In the past few years, the U.S. Department of Education (DOE) has struggled to get a handle on the growing student debt crisis. For-profit colleges receive much of their revenue from federal aid programs, such as subsidized student loans and Pell Grants. Fraudulent marketing campaigns and dishonest recruiting tactics have caused enrollment in for-profit colleges to rise significantly in recent years. While profits for these institutions often exceed a billion dollars, more than 22 percent of students attending for-profit colleges default on their student loans within a three-year period, which is almost twice the rate of students at public universities. Now, the DOE has developed a road map for putting these unscrupulous institutions out of business.
On July 3, California-based Corinthian Colleges Inc., reached an operating agreement with the DOE to sell off 85 of its schools and close down operations at 12 others. The agreement is the most recent move for the troubled institution, which is also being investigated in a dozen states over allegations that it falsified job placement rates and student attendance records in order to boost enrollment. After Corinthian failed to satisfy a request by the DOE to turn over its records on job placement, the agency placed a three-week hold on the school’s access to federal student loan and grant money, the main source of its revenues.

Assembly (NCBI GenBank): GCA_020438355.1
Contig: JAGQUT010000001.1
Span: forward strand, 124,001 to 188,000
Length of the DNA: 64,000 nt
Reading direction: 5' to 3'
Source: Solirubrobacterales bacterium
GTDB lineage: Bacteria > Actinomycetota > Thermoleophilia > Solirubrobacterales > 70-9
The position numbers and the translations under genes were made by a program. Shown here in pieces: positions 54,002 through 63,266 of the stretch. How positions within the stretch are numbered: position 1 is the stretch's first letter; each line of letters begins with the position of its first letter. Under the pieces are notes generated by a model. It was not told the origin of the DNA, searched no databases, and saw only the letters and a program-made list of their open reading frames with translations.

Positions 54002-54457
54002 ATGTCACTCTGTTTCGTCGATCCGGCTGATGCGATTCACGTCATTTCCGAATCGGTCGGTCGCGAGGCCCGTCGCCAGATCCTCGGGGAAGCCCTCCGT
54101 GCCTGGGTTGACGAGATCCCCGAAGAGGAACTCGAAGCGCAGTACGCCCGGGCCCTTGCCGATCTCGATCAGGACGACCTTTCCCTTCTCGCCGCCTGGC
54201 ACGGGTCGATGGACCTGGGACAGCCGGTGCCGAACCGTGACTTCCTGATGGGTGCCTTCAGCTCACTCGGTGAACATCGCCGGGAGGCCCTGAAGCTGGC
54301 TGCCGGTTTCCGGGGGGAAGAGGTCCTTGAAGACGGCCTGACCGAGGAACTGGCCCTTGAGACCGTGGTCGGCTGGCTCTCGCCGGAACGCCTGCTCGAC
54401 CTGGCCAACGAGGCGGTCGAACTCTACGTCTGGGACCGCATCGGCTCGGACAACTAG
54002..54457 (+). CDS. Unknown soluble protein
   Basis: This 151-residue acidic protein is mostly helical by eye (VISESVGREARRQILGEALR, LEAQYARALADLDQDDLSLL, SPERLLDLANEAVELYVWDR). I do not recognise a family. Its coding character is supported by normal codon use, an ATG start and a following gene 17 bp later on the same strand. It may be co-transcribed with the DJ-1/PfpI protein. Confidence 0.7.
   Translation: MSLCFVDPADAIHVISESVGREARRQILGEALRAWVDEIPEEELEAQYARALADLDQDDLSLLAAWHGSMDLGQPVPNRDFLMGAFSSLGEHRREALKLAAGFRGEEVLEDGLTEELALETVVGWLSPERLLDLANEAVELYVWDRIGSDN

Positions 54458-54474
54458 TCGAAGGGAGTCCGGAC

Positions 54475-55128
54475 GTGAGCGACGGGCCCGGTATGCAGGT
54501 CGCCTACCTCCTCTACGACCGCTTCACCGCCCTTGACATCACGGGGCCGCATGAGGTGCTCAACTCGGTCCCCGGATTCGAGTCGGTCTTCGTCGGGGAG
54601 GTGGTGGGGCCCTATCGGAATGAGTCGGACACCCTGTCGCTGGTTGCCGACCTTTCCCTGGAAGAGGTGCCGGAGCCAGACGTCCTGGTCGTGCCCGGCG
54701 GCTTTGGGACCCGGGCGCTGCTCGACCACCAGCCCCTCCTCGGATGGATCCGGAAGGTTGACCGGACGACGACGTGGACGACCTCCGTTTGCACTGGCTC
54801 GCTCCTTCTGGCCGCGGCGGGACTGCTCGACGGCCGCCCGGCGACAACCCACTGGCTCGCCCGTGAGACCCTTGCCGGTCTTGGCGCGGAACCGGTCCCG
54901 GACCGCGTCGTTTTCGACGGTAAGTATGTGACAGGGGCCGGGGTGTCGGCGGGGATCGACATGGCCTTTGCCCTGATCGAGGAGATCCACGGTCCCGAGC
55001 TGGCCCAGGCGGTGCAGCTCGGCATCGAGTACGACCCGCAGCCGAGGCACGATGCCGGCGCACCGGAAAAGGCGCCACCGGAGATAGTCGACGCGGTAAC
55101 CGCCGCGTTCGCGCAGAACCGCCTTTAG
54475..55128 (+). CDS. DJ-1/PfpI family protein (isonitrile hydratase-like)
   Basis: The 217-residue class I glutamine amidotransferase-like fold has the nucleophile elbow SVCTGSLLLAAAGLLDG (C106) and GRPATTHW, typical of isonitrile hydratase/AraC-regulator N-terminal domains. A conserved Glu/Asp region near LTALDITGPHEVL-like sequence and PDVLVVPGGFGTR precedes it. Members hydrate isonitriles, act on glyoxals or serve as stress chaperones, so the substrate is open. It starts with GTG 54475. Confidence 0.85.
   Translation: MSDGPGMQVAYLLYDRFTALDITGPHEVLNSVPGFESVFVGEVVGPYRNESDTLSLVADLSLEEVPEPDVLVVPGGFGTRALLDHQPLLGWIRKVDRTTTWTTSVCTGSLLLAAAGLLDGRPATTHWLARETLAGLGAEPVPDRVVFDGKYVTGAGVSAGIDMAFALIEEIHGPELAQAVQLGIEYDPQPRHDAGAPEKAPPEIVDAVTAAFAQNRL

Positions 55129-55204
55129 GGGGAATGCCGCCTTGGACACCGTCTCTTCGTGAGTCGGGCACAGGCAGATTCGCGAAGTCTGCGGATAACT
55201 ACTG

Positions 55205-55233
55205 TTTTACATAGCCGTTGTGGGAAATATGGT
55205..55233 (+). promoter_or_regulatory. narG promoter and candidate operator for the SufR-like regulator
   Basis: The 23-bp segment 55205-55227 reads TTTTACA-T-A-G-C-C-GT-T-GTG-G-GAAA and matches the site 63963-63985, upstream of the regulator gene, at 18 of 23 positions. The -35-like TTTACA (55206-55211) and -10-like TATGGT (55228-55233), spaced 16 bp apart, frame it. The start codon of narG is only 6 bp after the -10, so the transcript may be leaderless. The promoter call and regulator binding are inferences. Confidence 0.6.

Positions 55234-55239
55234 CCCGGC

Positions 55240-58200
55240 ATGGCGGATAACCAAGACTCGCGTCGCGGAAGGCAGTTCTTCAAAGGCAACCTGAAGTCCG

The DOE has established a method to force corrupt for-profit colleges out of business by applying current regulations more stringently. Due to the three week moratorium on Title IV funds, Corinthian had to choose between agreeing to wind down its operations or potentially shutting down due to its insolvency. With only $28 million in funds as of May 6, the company could not wait any longer for government-subsidized tuition payments and signed a Memorandum of Understanding with the DOE on June 22. This allowed an immediate release of $16 million of Title IV funds to continue normal operations. Under the operating agreement, the DOE will provide $35 million in student tuition payments; however, the company’s activities will be closely supervised by an independent compliance and business monitor. This action by the DOE signals a change in enforcement tactics that should concern for-profit schools nationwide. Contact Jake Jeter, a lawyer in our firm’s Consumer Fraud Section, for more information on this subject at 800-898-2034 or by email at Jake.Jeter@beasleyallen.com.
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